• Right-o. 

    @Tellari - Sensitivity: At this point, I'm able to pick up slightly heavier objects than with the finger magnets and notice fields that it seems can't be picked up on by finger magnets. HOWEVER, I do not have finger magnets so everything I'm saying is based off comparing data with @drew. I'll keep you posted with how things go.

    Range of motion: My range of motion has not been hindered. It looks a little weird when I stretch my hand back and there is some mild discomfort then as it has not fully healed. 

    See photos here:

    At the PureBodyArts studio, I had the procedure done. After determining a safe location for the magnet, Brian sterilized the location then used a scalpel taken out of sealed packaging to make an incision and space under the skin then inserted the sterile magnet and sealed the wound with suture and bandage. 

    Result: my wrist can pick up bottle caps, yo. I am also super aware of some of my electronics. 

    As for the size/strength/coating: waiting on email from Brian for exact stats. The only thing I remembered from all the questions asked was that it was parylene coated. Will post more once I have more info.

  • Once it is healed, I would like you to do a series of motion tests comparing sensation in the two wrists. I'll email you later down the road with some protocols.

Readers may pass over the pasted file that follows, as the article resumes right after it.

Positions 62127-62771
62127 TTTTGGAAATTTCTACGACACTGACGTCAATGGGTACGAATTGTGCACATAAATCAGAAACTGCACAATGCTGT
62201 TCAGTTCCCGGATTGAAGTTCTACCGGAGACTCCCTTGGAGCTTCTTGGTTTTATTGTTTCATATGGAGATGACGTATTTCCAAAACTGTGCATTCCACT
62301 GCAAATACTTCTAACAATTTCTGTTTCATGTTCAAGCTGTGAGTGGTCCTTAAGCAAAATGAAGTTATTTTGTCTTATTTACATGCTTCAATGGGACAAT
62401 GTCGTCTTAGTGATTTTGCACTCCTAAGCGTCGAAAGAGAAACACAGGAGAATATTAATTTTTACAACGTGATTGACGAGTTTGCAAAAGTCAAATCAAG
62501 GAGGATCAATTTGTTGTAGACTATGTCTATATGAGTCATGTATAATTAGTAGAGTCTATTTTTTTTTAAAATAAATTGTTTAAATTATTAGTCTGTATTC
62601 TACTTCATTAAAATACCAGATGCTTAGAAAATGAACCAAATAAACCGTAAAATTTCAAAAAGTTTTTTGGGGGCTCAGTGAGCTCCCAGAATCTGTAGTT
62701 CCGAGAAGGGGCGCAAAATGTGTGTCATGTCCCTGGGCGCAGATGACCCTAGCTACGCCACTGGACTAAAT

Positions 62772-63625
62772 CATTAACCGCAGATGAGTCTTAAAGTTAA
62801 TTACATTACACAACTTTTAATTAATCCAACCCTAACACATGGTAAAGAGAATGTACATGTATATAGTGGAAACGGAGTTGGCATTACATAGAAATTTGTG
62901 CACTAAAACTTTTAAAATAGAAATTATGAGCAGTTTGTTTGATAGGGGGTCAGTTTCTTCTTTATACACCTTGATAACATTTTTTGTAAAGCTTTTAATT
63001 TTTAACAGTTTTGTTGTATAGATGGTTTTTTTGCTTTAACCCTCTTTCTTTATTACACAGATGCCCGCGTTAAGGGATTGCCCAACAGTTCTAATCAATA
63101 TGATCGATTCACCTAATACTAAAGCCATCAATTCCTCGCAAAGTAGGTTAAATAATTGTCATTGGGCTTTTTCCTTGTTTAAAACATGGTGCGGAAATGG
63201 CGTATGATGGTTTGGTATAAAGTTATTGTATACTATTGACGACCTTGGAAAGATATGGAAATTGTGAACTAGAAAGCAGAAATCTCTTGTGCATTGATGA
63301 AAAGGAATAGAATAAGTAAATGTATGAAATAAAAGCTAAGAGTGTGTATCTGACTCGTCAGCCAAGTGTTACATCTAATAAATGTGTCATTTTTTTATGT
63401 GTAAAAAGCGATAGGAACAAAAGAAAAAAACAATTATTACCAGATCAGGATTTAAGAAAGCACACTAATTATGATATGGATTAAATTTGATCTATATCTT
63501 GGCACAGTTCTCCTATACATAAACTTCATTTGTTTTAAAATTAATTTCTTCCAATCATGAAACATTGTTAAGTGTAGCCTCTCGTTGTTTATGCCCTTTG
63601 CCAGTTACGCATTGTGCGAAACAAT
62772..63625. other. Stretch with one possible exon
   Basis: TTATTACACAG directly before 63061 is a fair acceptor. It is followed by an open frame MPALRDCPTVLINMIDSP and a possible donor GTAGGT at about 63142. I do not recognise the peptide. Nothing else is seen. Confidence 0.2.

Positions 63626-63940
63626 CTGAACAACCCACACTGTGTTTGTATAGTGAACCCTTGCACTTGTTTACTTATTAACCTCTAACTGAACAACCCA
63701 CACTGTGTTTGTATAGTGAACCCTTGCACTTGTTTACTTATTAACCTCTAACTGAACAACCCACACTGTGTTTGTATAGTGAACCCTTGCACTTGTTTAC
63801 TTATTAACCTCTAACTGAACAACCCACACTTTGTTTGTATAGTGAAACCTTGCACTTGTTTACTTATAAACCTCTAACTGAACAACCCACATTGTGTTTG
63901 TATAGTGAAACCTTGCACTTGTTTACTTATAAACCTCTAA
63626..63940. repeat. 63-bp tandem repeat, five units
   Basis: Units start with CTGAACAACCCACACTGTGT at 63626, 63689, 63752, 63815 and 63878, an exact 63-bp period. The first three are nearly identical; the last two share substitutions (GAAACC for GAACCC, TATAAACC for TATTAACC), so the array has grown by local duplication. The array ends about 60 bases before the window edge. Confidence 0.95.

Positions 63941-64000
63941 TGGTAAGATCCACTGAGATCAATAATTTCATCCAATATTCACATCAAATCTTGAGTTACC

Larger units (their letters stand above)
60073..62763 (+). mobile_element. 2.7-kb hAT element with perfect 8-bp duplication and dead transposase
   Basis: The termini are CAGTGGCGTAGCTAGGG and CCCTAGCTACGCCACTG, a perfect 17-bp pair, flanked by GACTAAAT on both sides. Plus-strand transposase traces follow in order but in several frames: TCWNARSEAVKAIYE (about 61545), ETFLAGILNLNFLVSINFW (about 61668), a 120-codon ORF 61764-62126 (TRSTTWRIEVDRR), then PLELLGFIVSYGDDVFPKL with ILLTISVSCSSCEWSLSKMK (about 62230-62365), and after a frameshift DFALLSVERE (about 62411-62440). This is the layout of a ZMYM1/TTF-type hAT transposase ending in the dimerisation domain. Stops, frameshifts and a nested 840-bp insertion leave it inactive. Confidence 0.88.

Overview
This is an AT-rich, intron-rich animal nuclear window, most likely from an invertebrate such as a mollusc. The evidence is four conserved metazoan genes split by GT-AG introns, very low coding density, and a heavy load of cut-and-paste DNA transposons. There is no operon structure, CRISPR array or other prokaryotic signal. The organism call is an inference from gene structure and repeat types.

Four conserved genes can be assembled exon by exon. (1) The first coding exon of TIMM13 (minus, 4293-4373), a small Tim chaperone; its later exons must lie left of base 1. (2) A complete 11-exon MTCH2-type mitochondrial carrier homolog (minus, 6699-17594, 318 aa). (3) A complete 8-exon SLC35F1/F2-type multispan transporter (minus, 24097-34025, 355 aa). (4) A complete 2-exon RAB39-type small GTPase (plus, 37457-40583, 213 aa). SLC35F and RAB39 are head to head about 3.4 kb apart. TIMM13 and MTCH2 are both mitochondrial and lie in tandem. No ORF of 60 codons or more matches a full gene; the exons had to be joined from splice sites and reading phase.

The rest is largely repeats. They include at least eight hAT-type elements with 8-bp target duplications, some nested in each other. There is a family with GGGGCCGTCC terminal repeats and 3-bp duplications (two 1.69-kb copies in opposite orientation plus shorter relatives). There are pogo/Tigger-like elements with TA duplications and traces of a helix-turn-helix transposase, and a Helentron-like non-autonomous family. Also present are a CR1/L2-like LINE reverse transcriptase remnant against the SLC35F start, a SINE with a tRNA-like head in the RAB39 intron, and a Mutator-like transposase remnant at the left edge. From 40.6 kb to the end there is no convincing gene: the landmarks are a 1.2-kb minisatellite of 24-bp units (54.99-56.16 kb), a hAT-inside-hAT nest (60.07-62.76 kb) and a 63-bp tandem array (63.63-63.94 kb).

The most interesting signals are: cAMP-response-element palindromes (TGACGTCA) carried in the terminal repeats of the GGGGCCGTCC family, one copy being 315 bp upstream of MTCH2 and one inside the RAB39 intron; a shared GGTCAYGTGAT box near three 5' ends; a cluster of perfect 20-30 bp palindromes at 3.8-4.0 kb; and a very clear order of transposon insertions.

• You say that you can pick up bottle caps. I am curious, do the standard finger magnets have this same interactive property? I also wonder about how it will affect working on electronics or future projects that may possibly be susceptable to magnetic fields. 
    Anyone have any thoughts?

    I know you mentioned that you are still waiting on all the dimentions and what not, could you please include the depth that the magnet is implanted at? It will allow comparison with future implantations. Maybe we can figure out exactly what the benefits and differences are at each depth.
  • The magnets are 3mm x 5mm neodymium cylinders coated with a thin parylene shell.  The gauss rating is 48.